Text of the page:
Be Angry Yet Sin Not
A Jewish musician wrote this Psalm in Babylon, reminiscing with sadness on their pre-exilic freedom in the Holy City, in comparison to their present captivity. Amidst the sorrow, the underlying tone discloses a collective bitter simmering anger against their treatment by their captors and past betrayal by their Edomite brethren. The exile stretched over two generations (i.e., 70 years), and provides us the background for this imprecatory song.
The psalmist first draws our attention to the incessant taunts from their Babylonian vanquishers; often taking a form that directly belittles their faith in Yahweh (vv.3-4): as Zion is a common reference to Jerusalem, where God’s presence protects the nation. Rather than giving in and singing the Lord’s songs disrespectfully, their anger galvanized and stiffened their resistance to their captors (v.4). Although, we are not told the outcome for such rebellious infractions, retaliatory beatings and other punitive punishment would not be uncommon. The point being that with such unending provocations and ridicule, it produced in them a righteous anger in the face of injustice, prejudice, betrayal, and evil as the Babylonians are distinguished for their cruelty. What follows indicate that the anger he possessed has passed from a collective level, which he identified with his compatriots in exile, to a question of personal rectitude. The pronoun changes suddenly (vv.4-6), from the plural to the singular person, as he begins to speak for himself in the righteous disposal of his anger. His identification with Yahweh forbids him to ever forget God’s faithfulness to him: to do so would be akin to loosing his own giftedness and ability to praise his Lord (vv.5-6). His sense of equity in what is right or wrong remains unprejudiced by his own personal leanings, as he acutely acknowledges his Creator’s universal standard of righteousness. There is nothing negative about anger when it is acknowledged, well controlled, and positively directed, as it is in this case. It is how anger is expressed that determines its sinfulness or righteousness (Mark 3:5; Eph 4:26).
Owning his anger but still holding it in, he comes into God’s presence – ‘remember’ (v.7) implies a recalling of evidence that would satisfy the eternal Judge in a court of law. In his prayer, he addresses one of the most heinous aspects of the Babylonian invasion of the Holy land – the killing of young children, imploring God to deal with the perpetrators according to their crimes. Unless we have been through similar experiences, it is well nigh impossible to identify with the depth of anger and pain suffered. However, by bringing his just pain into Yahweh’s presence, the writer is not seeking vengeance but His certain justice. We know from historical records in these instances that judgment was swift, for God times His justice according to His purposes.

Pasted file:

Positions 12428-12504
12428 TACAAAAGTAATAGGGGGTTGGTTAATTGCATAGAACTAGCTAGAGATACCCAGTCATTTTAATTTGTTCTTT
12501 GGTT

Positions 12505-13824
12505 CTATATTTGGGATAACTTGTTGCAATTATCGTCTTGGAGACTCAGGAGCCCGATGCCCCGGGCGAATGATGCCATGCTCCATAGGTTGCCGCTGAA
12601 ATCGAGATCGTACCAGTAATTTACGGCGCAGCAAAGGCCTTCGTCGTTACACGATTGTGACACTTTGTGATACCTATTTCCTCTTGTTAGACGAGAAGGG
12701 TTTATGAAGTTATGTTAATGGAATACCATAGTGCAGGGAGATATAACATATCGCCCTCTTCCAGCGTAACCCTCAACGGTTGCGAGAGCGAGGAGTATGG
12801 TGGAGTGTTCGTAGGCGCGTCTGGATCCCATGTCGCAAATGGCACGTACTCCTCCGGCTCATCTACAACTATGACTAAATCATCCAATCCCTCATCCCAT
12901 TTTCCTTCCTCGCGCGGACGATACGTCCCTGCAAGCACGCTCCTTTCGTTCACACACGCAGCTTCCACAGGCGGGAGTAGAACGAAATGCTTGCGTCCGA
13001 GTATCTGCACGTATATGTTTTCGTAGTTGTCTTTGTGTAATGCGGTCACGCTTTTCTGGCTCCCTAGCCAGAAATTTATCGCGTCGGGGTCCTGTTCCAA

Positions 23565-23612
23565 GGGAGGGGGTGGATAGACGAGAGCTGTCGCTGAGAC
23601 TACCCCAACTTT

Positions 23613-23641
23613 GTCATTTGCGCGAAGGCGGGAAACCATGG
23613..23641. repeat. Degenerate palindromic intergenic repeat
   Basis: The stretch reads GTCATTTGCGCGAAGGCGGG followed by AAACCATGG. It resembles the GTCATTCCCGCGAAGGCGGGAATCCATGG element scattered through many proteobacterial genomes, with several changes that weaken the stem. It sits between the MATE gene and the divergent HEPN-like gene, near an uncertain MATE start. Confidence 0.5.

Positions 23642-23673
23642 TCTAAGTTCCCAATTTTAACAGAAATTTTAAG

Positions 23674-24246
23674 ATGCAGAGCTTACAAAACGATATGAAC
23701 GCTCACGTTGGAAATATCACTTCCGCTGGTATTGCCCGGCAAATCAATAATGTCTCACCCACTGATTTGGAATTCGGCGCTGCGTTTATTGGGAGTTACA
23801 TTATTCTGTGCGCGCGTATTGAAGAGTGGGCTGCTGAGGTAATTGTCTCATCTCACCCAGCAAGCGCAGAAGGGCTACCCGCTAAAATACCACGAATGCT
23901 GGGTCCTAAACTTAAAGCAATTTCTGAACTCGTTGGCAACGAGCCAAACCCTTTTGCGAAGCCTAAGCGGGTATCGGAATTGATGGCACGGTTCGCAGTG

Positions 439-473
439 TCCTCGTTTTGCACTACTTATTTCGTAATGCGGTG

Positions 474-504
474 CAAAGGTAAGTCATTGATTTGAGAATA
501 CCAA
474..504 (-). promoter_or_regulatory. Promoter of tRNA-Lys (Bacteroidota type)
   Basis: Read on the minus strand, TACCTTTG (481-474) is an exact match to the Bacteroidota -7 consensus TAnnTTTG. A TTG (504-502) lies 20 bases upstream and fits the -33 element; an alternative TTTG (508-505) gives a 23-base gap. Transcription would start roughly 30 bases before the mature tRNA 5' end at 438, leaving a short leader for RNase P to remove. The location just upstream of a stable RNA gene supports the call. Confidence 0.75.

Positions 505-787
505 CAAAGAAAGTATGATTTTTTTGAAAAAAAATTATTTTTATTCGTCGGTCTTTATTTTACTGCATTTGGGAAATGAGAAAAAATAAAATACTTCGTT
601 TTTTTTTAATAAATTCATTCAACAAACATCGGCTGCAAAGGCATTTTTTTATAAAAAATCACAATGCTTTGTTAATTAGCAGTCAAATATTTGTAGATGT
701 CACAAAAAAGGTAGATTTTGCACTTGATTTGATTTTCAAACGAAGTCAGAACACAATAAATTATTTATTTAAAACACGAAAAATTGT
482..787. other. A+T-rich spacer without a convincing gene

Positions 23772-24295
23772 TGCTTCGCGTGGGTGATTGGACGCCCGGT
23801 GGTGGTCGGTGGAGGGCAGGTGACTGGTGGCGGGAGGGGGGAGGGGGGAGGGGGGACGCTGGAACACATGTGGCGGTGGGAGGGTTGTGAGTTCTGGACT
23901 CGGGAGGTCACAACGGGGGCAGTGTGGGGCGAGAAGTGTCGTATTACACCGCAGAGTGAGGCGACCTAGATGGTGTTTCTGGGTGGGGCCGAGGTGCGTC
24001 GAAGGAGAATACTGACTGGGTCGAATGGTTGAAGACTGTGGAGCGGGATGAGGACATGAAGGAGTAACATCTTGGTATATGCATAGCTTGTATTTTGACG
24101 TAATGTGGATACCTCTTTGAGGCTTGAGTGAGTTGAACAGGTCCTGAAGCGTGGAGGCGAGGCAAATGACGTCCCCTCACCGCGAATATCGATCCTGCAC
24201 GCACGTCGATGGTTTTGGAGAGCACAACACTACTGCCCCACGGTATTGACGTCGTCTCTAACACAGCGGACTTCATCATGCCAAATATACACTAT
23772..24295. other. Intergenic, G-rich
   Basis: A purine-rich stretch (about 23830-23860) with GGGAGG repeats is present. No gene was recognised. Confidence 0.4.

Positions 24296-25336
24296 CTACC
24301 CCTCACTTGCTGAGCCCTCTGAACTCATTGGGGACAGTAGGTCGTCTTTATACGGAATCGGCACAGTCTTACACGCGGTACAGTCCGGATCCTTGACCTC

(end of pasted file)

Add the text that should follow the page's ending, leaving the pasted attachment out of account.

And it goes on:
It is significant that the psalmist brings his anger to God, although we are not informed of its outcome. This needs to happen more regularly with us in all circumstances where anger is present, so that we do not irrationally justify it or blame another for our anger; otherwise, the propensity to sin again with capricious and violently expressed anger may be repeated, and its long-term catastrophic results impacting the physical, emotional and spiritual integrity of both the abuser and the object of his/her recurrent tantrums. It is pertinent to reinforce that the forgiveness extended to an abusive person cannot be immediately coupled with trust in him/her again, until certain healing and restoration has been accomplished: to do so too soon often leads to further repetitive mistreatments. Taking responsibility for one’s anger and working through it by getting to its roots is essential for healing to occur.
Note: Even though the development of illnesses is complex, having seen a fair share in practice of anger management cases between couples and within families, it is not unusual over an extended period of time as a result of abusive anger, for psychiatric and psychological maladies like depression, psychoses, anxieties, personality disorders (especially in children), gastric illnesses, heart diseases, and even cancers to be prevalent in these situations.